‘Mum’ is not always the word

The ‘One for One’ business model made famous by shoe brand Tom’s is now a well-worn philanthropic method whereby businesses donate 1 of their product, for every 1 sold. It’s now an almost commonplace corporate practice, especially for entrepreneurial-led brands such as Warby Parker and State.


US-owned rice brand Tilda recently launched the ‘Mum’s Helping Mums’ campaign, donating either one or three nutritional supplements (values 10 pence or 30 pence) to a new or expectant mother in need in Bangladesh, for each pack of rice sold.


While the aim is admirable and the premise is simple, the focus on ‘Mums’ specifically helping women in need, does little to progress the societal assumptions that women are responsible for caring for others. In a parental context, women are expected to be the main caregivers. Although the government recently rolled out shared parental leave, only 1% of British fathers took up the opportunity to take additional leave in 2016. In the wider context of the care industry 82% of professional carers in 2016 were female. These stats don’t take into account the unpaid care-giving and emotional labour that falls primarily upon female shoulders.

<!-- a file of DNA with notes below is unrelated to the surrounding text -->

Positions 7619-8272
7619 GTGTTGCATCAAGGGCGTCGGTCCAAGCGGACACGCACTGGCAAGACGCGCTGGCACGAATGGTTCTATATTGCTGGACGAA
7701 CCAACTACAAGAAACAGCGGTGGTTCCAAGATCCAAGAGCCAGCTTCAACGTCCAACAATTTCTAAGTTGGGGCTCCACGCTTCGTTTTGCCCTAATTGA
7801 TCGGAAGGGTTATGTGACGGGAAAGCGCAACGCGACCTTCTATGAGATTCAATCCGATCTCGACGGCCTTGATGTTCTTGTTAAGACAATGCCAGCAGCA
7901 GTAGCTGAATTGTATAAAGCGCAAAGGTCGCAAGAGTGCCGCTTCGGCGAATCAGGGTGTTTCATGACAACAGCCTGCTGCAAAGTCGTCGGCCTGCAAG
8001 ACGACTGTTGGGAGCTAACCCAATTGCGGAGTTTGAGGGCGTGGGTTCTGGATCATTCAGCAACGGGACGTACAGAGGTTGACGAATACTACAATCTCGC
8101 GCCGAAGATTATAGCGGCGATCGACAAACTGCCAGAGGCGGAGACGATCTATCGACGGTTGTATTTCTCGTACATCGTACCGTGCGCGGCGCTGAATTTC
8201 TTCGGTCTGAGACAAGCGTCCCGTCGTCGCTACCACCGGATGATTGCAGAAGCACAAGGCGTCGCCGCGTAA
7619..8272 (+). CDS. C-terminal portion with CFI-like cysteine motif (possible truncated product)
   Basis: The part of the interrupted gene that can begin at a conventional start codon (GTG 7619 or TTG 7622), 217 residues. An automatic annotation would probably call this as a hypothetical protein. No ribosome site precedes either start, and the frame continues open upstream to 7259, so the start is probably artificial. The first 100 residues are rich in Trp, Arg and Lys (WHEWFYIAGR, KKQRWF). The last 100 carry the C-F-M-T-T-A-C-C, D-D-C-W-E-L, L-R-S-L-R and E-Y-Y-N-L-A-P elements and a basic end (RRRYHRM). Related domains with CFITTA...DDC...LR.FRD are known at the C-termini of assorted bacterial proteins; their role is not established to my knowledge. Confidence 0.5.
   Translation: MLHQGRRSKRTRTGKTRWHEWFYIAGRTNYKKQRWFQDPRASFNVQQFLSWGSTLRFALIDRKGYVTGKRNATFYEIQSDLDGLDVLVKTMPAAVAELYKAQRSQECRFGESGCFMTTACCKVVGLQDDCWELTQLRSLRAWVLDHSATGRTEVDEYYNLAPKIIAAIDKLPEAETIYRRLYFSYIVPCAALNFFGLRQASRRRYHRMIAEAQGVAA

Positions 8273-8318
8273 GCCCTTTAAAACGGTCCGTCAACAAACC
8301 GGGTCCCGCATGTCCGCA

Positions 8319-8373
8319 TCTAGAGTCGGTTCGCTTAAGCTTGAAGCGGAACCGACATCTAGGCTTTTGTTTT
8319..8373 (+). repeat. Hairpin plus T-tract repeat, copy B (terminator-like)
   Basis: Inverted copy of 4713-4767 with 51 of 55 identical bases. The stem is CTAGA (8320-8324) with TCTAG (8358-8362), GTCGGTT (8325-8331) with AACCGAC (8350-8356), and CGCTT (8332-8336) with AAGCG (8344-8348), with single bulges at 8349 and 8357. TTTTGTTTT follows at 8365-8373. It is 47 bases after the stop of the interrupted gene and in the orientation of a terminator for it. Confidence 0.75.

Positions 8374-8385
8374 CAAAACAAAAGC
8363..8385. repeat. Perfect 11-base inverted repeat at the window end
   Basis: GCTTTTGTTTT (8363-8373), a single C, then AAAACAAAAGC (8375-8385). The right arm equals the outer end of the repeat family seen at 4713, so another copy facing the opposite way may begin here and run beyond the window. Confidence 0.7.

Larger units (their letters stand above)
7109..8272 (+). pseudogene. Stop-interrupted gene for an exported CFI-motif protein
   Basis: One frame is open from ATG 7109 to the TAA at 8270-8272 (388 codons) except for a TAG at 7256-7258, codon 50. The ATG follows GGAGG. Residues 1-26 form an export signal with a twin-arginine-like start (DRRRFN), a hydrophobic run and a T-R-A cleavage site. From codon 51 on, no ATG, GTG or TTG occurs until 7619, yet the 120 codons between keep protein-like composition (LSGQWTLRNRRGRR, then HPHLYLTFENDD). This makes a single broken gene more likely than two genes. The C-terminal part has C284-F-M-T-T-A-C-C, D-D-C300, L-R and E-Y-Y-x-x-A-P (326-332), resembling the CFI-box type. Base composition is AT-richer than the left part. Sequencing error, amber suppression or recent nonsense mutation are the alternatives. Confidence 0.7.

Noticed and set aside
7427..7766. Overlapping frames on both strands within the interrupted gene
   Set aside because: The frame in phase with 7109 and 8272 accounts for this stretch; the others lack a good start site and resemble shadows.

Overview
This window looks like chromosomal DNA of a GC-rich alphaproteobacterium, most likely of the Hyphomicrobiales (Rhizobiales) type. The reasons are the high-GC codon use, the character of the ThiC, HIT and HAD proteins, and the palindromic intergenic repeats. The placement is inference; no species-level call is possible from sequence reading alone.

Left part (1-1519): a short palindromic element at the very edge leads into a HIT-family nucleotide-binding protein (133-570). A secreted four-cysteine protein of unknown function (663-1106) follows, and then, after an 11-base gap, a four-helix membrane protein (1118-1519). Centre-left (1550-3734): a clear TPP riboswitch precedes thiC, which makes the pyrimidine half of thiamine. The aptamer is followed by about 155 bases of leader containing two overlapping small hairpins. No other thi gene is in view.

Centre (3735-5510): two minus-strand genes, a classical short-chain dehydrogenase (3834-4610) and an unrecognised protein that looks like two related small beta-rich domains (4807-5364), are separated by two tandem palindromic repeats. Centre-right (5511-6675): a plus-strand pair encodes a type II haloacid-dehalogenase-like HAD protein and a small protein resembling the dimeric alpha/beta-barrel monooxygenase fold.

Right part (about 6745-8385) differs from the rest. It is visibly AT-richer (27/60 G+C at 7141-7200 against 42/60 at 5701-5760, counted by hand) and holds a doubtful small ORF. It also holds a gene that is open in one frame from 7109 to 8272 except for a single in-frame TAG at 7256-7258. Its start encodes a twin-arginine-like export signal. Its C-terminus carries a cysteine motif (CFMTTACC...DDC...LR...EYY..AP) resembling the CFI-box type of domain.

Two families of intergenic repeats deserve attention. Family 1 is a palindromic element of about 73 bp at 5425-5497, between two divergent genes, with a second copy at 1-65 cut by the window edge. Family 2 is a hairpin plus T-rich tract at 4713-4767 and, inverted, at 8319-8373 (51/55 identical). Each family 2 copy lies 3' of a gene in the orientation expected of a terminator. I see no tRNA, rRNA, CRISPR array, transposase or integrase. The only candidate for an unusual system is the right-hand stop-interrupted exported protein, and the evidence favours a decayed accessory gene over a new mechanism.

So, with the obvious gender imbalance in the role of caregiver in society, do we really need brands propagating inequality by using slogans like ‘Mums helping Mums’? Men are caring too, they do and should shoulder the same responsibility as women, so why not include them in the call to provide help for women in need?

We love the brand purpose of helping women in need, and to date Tilda have helped 184,313 mothers with their scheme. But we have a editorial suggestion for the campaign name that is inclusive to all of society, simply ‘Helping Mums’.


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